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I've been a plans Officer for the United States Army Reserve since 2021. People have no clue what reservists do and much less what "Active Guard Reserve" Soldiers do, and I see it's Career Week, so here's my job. Also I'm shamelessly stealing Lizkas format, so thank her for me writing this. 

Note that anything written here is my opinion and does not represent the department of defense, or any US Government agency.

My background & how I got here

I studied Computer Science in college and graduate into the great recession of 2008. After not getting the exact job I wanted (Marine Officer), I went to the Army recruiter and they gave me the option to be an Army Reserve Quartermaster Officer. I wanted something more active, but since Officer Candidate School was very competitive I wasn't in the top. 

I served part time as a Platoon Leader, Company Commander and Company Executive Officer.  I interviewed with a different unit to change my branch to Civil Affairs, transferred to the  unit and then served there as a Battalion Logistics Officer (S4) until I got called to go to first deploy, then school.  My small school team of four Captains placed in the top six(Commandants List) of our approximately 60 person class and I was a Civil Affairs(CA) Officer after about 8 years. I credit my time working alongside CA officers as a large part of how well I did. 

At the same time I worked as a state department contractor full time. I also was going through Nursing school for most of it, though I didn't make it through.

During my deployment, I was always trying to quantify how much we were doing and I had problems doing so. I read books like Dead Aid and Toxic Charity, trying to get a sense of how to 'do international development' and 'foreign aid'. You might think that this is why I joined EA. 


My writing partner made me read Harry Potter and the Methods of Rationality and then, yes you can guess the rest. I got picked up for a 3 year tour of AGR and decided to put my civilian career on hold and see if I liked it.

What I actually work on

There is a very specific scope of things that only I do, mostly long range planning, facilitation, writing policy and working on strategy/prioritization for my organization. This includes everything that is mandated for the unit I work for to do to what is directed at a local level for us to do. Most of my work is office work, over various lovely software, and some of it is field work.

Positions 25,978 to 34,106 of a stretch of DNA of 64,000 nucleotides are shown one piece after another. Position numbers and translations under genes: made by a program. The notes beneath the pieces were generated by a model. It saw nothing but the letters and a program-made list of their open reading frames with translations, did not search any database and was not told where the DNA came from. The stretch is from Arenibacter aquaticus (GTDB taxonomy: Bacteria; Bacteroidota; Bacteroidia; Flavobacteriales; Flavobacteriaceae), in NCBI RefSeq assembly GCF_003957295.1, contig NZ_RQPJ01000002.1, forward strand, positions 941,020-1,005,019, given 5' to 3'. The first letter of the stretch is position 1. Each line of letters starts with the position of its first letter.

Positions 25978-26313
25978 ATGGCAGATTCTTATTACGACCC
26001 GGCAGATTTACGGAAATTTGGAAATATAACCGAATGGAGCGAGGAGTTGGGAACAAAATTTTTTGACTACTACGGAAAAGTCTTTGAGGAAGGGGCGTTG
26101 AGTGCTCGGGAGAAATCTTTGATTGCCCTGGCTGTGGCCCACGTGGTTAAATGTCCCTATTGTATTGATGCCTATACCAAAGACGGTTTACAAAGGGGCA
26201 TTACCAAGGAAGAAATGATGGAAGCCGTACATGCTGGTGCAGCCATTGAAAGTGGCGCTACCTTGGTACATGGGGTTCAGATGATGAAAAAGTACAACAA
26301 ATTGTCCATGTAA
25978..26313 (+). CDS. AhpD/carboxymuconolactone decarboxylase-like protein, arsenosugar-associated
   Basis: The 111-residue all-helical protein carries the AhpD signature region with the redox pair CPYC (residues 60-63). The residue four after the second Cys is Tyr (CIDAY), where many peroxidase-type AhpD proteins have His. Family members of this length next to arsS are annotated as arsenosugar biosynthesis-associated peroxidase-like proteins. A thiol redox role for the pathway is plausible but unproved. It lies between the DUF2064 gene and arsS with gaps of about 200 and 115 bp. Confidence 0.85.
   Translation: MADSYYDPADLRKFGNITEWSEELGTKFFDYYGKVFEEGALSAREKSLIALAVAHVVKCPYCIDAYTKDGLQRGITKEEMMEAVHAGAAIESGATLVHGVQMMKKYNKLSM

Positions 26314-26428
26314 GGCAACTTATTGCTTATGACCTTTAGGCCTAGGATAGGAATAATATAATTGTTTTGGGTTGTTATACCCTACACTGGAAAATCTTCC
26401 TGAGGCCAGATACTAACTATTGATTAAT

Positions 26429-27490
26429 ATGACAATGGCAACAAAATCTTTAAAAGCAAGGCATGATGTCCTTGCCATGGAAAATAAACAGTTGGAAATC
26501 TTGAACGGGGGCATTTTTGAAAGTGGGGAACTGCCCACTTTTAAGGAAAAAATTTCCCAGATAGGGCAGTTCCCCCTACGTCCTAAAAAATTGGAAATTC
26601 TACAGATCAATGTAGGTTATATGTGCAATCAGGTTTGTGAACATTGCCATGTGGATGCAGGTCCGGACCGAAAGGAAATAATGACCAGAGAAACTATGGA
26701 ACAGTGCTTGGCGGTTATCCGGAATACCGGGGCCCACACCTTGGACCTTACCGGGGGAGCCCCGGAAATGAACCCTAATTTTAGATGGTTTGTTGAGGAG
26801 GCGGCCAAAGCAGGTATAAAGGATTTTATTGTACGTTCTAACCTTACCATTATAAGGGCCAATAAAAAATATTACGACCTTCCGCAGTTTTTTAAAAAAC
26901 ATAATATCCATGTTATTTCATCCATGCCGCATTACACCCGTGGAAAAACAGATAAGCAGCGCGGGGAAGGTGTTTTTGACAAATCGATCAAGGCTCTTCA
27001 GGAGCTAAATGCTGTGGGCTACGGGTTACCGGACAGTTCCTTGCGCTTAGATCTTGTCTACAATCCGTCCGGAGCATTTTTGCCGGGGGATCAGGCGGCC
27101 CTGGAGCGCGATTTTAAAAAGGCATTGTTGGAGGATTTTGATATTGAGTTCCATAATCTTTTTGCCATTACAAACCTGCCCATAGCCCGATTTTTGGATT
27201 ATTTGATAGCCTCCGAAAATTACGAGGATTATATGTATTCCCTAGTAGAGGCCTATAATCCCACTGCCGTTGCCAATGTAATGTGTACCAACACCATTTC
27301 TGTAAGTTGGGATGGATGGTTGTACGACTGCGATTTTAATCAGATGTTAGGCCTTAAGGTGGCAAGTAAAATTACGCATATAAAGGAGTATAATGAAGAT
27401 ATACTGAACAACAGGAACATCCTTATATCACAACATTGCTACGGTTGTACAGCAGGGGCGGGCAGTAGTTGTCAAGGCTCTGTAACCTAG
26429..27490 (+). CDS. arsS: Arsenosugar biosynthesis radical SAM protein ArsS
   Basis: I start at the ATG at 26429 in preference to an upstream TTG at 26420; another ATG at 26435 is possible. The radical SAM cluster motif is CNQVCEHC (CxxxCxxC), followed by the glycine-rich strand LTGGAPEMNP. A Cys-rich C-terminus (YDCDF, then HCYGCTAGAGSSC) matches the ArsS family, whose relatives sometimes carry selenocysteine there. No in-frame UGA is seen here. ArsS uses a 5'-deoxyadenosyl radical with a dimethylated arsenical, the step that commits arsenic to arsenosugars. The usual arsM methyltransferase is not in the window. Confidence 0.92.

Here is what I do normally:

-Field questions from people inside the unit

-Answer Requests for Information (RFIs) from higher echelons or sister units

-Write Operations Orders and iron out short term plans

-Be the telephone between two organizations that need to talk.

I also run several meetings that are ad hoc or weekly dependent. I've had to work with a lot of people and I have met so many good people. It's not EA, but they all want to make a difference.

Reflecting on the Role

I opted into a very specialized career field in an already specialized group. I love the people and the unit culture is great, but they ask a lot of the part timers.

Some things I value:

-I'm expected to work independently. 

-If the work is done, then it's done. I'm not waiting around for someone's input normally.

-I get to work with top performers regularly.

-I get to mentor a lot of junior Officers and Enlisted, which is a big draw.

Some things that can be hard:

-I'm not in charge, I just work here. Even though I plan a lot in advance, sometimes the commanders will choose to take a different path, upending a lot of my work.

-There's a lot of things that need to be on a regulatory timeline that I can not change. This is fine, except when people try to get around it.

Some Skills I develop in this job:

-Language Skills. I learned enough Spanish on the job for my Spanish to be better than my French. I've had six years of French.

-Project Management. Everything is a project.

-Planning Skills. It's the job.

-Operations Skills. When my boss isn't here, I have to run the show.

This post is part of the September 2023 Career Conversations Week. You can see other Career Conversations Week posts here.





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Do you have any thoughts on how you could apply the skills and career capital you've acquired towards EA causes?

Yes, since the other half of what I do is operations. My understanding at least from the requests from the High Performance Network is that this is an in demand skillset.

I've also spoken to a few people on interview about how to effectively work in Africa, or at the very least how to get to a place where you can do a trial project. I wouldn't be in EA if I didn't want to help people, I just wish we were a bit more effective at it as a government. 

For instance: there's been times when Teams I've trained have the skills but not the funding to do something that the host nation needs, whereas the Italian Civil Affairs or CIMIC team had the funding so we just asked them if they wanted it.

First of all, I really love this post. The Ukraine War has been a powerful remainder of how important is the role of the United States in both defending democracy and the fellow democratic countries. 

The core of consequentialism is to think about counter factuals, and nothing is more enligthening than thinking about the alternatives to American Hegemony, which is also the enabler of economic globalization.

So, in my view, all people (Americans and allies) working to keep American Hegemony/Pax Democratica world order are at the very top of people doing good in the world, and only some scientists are at the same level.

Thank you very much.

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